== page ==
Outside the courthouse, before Byrd-Bennett’s arraignment Tuesday, a group of protesters and local lawmakers reiterated a call for Chicago to have an elected school board, not one appointed by the mayor.
“I was appalled,” said State Rep. Robert Martwick (D-19). “I have never seen such blatant, overt, shameless corruption, ever.”
Martwick is sponsoring a bill in Springfield that would change the governance structure of the Chicago Board of Education, giving citizens the ability to elect people to its members. But he said the scandal is not the reason the city should have an elected school board.
“Corruption can occur whether it’s elected or appointed,” Martwick said. “It serves to shine a light on the fact that it’s the culture that we’ve had there, where they’re unaccountable, that led to this.”
Pamela Johnson, a nurse who came out to support the idea of an elected school board, said she thinks the “20-year experiment” of having the mayor control the schools has been a “flat-out failure.” She also said she’s not convinced the mayor didn’t know what was going on.
“You appoint your cronies, and you know, nobody looks,” Johnson said. “Nobody looks under the carpet to find all the dead roaches. You just kinda vacuum the carpet.”
Emanuel did not have any public appearances scheduled Tuesday. Mayoral spokeswoman Kelley Quinn released a statement saying the corruption scandal “continues to be a matter for the courts.” And CPS officials said the district has put steps in place to make sure another Byrd-Bennett type scandal never happens again.
Avoiding another Byrd-Bennett scandal
In a letter addressed to Ald. Will Burns (4th), schools chief Forrest Claypool and Board President Frank Clark said their objective is “to ensure that every possible dollar reaches our classrooms, and to assure taxpayers that their resources are being used wisely.”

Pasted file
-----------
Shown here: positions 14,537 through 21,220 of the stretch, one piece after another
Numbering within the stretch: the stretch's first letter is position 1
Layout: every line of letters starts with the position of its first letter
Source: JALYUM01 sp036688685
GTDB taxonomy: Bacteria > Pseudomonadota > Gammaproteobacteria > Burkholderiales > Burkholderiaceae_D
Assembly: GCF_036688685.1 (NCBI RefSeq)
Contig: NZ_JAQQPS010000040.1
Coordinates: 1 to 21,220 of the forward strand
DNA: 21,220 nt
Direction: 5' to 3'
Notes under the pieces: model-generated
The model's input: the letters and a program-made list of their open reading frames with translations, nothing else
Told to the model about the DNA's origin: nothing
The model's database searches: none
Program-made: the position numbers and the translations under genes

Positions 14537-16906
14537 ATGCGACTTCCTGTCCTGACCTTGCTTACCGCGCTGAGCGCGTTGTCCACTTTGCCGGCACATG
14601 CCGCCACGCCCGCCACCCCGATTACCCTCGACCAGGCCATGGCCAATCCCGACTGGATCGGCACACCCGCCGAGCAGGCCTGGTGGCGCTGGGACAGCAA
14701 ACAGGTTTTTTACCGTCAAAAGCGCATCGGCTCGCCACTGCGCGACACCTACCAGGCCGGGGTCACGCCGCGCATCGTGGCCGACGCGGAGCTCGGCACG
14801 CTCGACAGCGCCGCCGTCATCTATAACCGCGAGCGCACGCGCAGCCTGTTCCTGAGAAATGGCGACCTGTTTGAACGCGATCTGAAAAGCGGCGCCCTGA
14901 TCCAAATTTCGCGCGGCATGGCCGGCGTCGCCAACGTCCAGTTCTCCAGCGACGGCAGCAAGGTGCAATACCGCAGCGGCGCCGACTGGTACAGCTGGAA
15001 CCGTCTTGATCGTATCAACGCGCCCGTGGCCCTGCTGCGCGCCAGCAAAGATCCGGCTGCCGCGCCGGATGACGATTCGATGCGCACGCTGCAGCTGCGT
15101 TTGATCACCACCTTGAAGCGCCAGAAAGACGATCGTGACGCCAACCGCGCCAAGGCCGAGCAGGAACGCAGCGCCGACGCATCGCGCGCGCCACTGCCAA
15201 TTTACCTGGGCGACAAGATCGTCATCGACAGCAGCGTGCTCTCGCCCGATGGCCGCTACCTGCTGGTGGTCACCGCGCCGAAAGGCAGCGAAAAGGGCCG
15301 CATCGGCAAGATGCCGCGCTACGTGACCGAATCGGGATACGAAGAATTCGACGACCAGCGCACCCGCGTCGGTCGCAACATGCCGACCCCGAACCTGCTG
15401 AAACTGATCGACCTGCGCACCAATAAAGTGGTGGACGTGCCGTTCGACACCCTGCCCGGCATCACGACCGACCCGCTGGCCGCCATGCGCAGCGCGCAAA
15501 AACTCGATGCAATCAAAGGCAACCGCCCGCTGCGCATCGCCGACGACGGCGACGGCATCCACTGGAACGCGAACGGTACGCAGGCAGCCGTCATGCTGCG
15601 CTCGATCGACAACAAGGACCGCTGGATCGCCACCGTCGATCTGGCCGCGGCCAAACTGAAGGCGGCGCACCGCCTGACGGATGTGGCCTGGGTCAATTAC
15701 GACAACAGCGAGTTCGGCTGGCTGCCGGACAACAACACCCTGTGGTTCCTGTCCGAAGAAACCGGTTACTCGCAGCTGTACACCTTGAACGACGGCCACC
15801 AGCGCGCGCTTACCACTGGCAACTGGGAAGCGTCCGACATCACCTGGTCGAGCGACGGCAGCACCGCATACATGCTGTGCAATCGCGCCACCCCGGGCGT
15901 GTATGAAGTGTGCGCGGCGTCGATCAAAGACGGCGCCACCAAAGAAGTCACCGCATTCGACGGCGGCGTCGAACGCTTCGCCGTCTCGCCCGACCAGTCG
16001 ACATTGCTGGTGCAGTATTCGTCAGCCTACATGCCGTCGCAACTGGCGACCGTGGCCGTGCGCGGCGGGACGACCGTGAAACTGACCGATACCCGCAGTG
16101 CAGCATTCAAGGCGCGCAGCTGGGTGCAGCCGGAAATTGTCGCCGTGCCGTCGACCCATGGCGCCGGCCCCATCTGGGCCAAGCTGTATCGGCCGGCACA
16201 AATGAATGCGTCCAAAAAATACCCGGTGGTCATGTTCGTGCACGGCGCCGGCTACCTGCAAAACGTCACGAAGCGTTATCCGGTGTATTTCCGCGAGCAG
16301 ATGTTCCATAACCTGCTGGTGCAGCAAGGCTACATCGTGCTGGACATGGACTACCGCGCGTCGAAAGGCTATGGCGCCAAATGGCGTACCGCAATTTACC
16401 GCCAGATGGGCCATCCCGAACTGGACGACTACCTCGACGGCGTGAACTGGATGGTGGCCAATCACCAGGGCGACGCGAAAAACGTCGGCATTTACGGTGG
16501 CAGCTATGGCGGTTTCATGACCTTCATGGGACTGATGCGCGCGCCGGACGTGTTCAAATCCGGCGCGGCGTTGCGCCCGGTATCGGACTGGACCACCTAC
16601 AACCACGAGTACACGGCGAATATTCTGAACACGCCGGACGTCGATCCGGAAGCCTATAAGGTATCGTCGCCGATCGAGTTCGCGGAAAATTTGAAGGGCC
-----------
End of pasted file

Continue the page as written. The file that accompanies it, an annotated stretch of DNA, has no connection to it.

According to the letter, which CPS sent to City Hall reporters, the district brought in the private consulting firm Accenture last June to conduct a “third-party review” of the sole-source contracting process.
CPS officials said they have already adopted several of the firm’s recommendations, including publishing sole and single-source contracts online “to create transparency” and to alert other possible vendors.
The letter states that over the last few months, CPS has undertaken a “top to bottom audit that may also result in further policy changes if deemed necessary for transparency and to ensure that all the right checks and balances are in place.”
District officials indicated more changes could be on the way, like adding a requirement that requestors of single or sole source contracts share any past or present business or personal relationships with the vendor.
The letter states that the City’s Inspector General Joe Ferguson and the Commissioner of the Department of Procurement Services will share their reform ideas with the district, as well.
Burns, who chairs the City Council committee on education, said he requested this information, and will continue to ask for updates. He said these details are an important part of aldermen’s interest in “making sure CPS does what it’s supposed to do with our dollars and we begin the process of restoring the public’s faith in CPS.”
He noted that restoring that faith is especially important as CPS looks to Springfield to fill a $500-million budget hole.